Blue Jay!

This gallery contains 3 photos. On Christmas Eve 2017, I had the fortune of encountering a Blue Jay in Richmond. A common sight in just about every province east of British Columbia (and a particularly iconic bird for Ontario 😉 ), but a rarity here, this feathered celebrity capped off an eventful final two weeks of the year for me: I was able to see three rare birds in Metro Vancouver (Summer Tanager in Vancouver, Mountain Chickadee in Ladner, and this blue-and-white wonder, who was not just an early Christmas gift, but my first encounter with one).

Visiting Blue Jay doing its best impression of a roadrunner (Jan 9, 2018)
f/10, 1/500, 500mm, ISO 2500

Woodward’s Landing Campground has hosted this rarity for a number of weeks now. Conversations with other photographers revealed that this Blue Jay would cache his/her booty in one place, only to have the resident Steller’s Jays raid that same cache a few moments later! How does one intelligent bird outsmart another intelligent bird? Film at eleven …

Blue Jay in a pre-Christmas Day pose (Dec 24, 2017)
f/7.1, 1/500, 500mm, ISO 2500

I was to also learn that the campground caretaker was not aware of the unusual visitor keeping its corvid cousins–the more common Steller’s Jays and the Northwestern Crows–company; instead, it was one sharp-eyed lady who made the initial discovery on December 23. Although it rarely vocalized during our visits (the Steller’s Jays were the talkative ones), with its blue-and-white plumage, it was quite easy to distinguish who was whom. When not caching or eating its peanuts, the Blue Jay would fly to the tops of the trees and survey its domain. More often than not, it would retreat to the trees furthest from the photographers.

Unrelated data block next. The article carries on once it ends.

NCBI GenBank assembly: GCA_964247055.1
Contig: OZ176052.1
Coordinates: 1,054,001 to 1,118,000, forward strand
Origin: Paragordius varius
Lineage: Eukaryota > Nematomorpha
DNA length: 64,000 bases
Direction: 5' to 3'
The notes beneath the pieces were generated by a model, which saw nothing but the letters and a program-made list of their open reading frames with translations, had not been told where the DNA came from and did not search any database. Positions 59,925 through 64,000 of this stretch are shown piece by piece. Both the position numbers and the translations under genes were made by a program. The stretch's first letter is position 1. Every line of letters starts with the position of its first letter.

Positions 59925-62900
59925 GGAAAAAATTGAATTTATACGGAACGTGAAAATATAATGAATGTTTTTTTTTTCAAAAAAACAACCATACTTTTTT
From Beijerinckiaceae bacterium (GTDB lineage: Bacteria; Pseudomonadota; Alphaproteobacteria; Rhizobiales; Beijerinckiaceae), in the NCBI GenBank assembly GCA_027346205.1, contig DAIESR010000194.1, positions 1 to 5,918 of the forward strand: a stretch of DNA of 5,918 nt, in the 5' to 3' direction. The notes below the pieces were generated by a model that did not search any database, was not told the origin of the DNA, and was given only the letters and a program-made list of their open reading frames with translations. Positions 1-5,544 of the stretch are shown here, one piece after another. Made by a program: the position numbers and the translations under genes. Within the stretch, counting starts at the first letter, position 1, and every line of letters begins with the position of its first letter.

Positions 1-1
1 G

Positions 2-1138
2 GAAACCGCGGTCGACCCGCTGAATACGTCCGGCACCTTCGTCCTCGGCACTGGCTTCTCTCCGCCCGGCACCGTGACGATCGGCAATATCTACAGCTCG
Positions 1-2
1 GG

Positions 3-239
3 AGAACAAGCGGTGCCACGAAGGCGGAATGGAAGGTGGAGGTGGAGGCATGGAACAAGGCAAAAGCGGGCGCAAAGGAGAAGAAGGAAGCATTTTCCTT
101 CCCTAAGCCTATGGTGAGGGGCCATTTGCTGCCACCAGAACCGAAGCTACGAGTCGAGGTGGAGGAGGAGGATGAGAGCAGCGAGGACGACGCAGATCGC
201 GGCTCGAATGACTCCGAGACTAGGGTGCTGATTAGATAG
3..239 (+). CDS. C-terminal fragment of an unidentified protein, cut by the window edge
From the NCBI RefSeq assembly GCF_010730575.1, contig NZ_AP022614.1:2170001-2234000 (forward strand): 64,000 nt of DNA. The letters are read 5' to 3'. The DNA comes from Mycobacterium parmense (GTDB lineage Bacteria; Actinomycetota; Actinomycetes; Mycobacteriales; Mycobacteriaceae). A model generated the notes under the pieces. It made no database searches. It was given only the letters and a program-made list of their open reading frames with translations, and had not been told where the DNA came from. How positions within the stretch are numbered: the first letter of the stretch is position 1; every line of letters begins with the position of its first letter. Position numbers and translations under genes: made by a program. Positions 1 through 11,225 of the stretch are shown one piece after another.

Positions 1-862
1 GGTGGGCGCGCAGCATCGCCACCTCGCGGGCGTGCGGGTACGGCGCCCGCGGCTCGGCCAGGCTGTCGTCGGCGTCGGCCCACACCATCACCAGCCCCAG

How many shades of blue can you wear? At the afternoon feeding (Dec 24, 2017)
f/7.1, 1/500, 500mm, ISO 2500

I always wonder why birds end up thousands of miles out of their typical wintering ranges. Did their internal GPS go awry? Did they sense a very cold winter coming where they usually hang out (Toronto recently experienced the coldest winter they’ve had 57 years — maybe the Blue Jay had the right idea!) Like all jays, Blue Jays are omnivores, but the smaller birds who frequent the area have nothing to worry about this visitor — the campground caretaker has enough bird feeders to feed 50X as many birds as he gets every day (although on our initial encounter, a Sharp-Shinned Hawk flew just a few feet above our heads as it stealthily absconded with a meal that one upset crow was not about to surrender easily). To learn more about the Blue Jay, please visit its Cornell Lab of Ornithology profile.


20 thoughts on “Blue Jay!

  1. Wow it must have flown over the Rockies! I like your Stellars Jays which we do not get here in Ontario. Maybe someday! Hey congratulations by the way I see you won the Cornell Great Backyard bird count photo contest! Yay!!!

    Liked by 1 person

    • Leslie,

      Rare bird sightings are always a treat! 🙂 Thank you! I am honored to have had my photo chosen as 1st for the Behavior category (and the birds in the backyard are very happy with their new huge sunflower feeder! 🙂 )



    • thank you, Noelle! so nice to see new and unusual feathered friends spending the fall and winter here! Blue Jays are cheeky … this one was giving the photographers a bit of lip yesterday while it was deciding which peanut to go for! 😉


    • thanks, Annette! you are lucky to have so many Blue Jays visit you! I am not surprised that their song is far from pleasing to the ear; they are, after all, corvids! but whatever their shortcomings in the vocal department, they more than make up for it with their lovely plumage! 🙂

      Liked by 1 person

Your comments are like chocolate for my soul ... I can never get enough of them! Bonus brownie points for witty comments! I love a good turn of phrase. :)

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